It was owned by Fred Radford, who was a young boy who ran errands for the servicemen and chatted to them while they were treated at Wicklow Lodge after being shipped back home from the battlefields of the Western Front and other areas of fierce fighting.
The book is now a treasured possession of Fred’s son, Peter (91), who lives in Hose.
It contains pages with signatures from soldiers and an account of their war service and how they were injured, all beautifully hand written by them in pencil.
Peter said: “My dad was very proud of this book. He used to talk about how the soldiers would tell him about how they were wounded. I’m not ashamed to say I cry when I read some of the stories.”
Wicklow Lodge, in Burton Road, is now converted into flats and apartments. In January 1915, it started being used as a 50-bed auxiliary military hospital where 1,484 wounded and sick soldiers were eventually treated over the course of the Great War.
The spirits of many of the servicemen were raised by Fred Radford, an 11-year-old boy Scout who had been educated at the Melton Mowbray British School.
Peter, who is married to Beryl (87) and has three children, three grandchildren and two great-grandchildren, said: “Someone had told him that soldiers from the war were up at Wicklow Lodge and he decided to go along to see if he could help.
“He would talk to them and go off on his bike to pick up cigarettes for them and many of them signed his book.”
Tragically, Fred’s father, Thomas, was killed in Ribemont, France, just a few months before the end of the war.
Fred had a taste for army life, though, and he joined the Royal Horse Artillery at the end of the war and spent time at Melton’s Remount Depot - now the Defence Animal Centre - breaking in horses for military service.
His beloved autograph book remained hidden from public view until Peter was visited by Melton historian Derek Simmonds, who was bringing him a copy of his new book, Our Unforgetten Debt, which details the exploits of the district’s Territorials during the First World War.
Derek was excited to be shown the wartime autograph book, which contains an entry from Melton soldier Arthur Birch, who also features in his own book.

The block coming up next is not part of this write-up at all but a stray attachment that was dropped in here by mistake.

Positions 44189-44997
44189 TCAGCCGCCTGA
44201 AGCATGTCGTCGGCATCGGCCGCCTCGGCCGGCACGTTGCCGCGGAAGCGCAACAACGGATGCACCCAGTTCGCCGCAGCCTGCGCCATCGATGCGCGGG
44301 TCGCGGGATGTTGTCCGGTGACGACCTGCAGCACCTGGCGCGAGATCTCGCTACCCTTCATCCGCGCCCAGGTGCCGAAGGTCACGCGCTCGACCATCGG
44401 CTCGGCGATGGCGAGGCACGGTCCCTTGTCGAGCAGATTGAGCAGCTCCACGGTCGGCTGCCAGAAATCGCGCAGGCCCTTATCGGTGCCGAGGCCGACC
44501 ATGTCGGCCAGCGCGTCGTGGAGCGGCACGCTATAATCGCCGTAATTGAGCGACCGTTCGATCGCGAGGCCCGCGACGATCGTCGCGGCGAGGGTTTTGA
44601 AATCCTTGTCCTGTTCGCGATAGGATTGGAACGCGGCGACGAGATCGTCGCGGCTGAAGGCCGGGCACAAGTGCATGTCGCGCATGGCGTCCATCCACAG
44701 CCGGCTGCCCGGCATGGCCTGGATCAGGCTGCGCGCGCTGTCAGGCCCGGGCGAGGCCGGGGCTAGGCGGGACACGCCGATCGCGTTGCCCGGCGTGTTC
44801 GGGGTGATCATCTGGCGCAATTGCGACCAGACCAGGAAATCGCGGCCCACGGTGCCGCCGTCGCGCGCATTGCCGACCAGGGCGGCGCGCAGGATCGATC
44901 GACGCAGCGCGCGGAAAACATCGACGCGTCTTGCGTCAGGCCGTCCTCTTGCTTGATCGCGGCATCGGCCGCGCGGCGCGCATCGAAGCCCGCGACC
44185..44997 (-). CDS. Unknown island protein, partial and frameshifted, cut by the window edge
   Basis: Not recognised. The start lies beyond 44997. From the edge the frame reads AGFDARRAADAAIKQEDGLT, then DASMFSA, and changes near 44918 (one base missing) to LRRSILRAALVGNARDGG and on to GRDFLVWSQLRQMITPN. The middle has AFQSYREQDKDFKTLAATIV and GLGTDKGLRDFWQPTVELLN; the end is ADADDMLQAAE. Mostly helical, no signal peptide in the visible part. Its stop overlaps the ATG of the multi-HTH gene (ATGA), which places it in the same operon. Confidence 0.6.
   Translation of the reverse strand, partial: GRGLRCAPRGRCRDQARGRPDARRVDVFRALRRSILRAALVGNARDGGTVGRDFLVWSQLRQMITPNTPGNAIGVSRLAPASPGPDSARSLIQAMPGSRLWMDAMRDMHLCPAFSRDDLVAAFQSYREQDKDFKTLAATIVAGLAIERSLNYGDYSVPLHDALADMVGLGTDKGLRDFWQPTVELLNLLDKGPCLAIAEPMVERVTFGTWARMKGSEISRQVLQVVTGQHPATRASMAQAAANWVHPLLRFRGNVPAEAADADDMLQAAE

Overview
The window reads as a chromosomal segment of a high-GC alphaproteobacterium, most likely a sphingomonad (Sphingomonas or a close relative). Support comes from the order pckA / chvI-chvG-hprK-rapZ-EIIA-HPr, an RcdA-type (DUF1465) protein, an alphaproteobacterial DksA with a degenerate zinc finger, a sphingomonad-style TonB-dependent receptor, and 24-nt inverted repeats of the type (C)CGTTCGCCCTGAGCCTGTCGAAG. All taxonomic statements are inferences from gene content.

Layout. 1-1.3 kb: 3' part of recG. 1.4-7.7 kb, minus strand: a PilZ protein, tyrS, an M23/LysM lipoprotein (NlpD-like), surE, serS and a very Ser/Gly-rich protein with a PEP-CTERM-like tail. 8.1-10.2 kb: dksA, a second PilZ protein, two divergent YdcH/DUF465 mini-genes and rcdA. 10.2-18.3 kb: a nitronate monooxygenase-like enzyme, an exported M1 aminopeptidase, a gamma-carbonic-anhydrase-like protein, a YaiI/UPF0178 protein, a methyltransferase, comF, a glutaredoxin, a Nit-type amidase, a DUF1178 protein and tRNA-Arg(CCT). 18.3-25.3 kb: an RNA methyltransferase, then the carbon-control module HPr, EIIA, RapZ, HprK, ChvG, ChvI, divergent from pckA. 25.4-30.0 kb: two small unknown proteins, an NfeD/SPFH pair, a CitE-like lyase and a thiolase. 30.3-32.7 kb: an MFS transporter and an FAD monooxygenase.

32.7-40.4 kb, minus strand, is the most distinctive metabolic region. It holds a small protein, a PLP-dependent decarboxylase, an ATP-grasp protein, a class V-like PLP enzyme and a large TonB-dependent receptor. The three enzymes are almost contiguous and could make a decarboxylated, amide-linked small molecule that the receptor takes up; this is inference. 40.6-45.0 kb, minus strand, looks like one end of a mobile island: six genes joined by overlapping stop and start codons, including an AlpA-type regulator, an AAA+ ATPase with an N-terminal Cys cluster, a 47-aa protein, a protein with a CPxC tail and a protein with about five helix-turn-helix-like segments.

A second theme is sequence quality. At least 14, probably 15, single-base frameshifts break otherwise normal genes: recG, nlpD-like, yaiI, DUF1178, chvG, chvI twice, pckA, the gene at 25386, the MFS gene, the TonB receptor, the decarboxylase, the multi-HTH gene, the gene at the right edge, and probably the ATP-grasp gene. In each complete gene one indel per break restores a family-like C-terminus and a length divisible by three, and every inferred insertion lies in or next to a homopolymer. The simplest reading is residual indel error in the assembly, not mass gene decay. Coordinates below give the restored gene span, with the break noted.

Before the war, Arthur was living at 27 Clumber Street with his wife, Mary Josephine, and worked at the Holwell Iron Company as a Core Maker. At the age of 28, he was one of the first Melton Territorials to march to war in August 1914.
But he was wounded and after being shipped home to be treated at Wicklow Lodge he wrote in young Fred’s book:
“Arrived at Le Harve 26th Feb. 1915. Buried by a Trench Mortar and ear drums burst by this explosion. 9th Sept. 1915. Came down the line and went back to take Hohenzollern Redoubt Oct. 13th. Got wounded through the right lung and lay among the barbed wire for four days until found by Guards.”
Derek considers the autograph book to be a unique and vital artefact on life in Melton during the Great War and he plans to pass it on to the Leicestershire and Rutland Record Office to be kept safely for future generations.
He added: “I was absolutely amazed when I saw the book. It’s lovely that a lot of the soldiers mention in their entry in the book how helpful their boy Scout Fred had been to them while they were there.”
A commemorative green plaque is to be installed on the wall of Wicklow Lodge later this year to recognise its part in the war effort and Derek is hopeful a descendant of Arthur Birch may come forward to be present at the ceremony.
He added: “These lads should be remembered, these survivors who came back, some of them injured who had to then love through the Depression in the 1920s.
“They would have with their traumas from the war and then their sons had to do the same thing again in the Second World War in 1939.”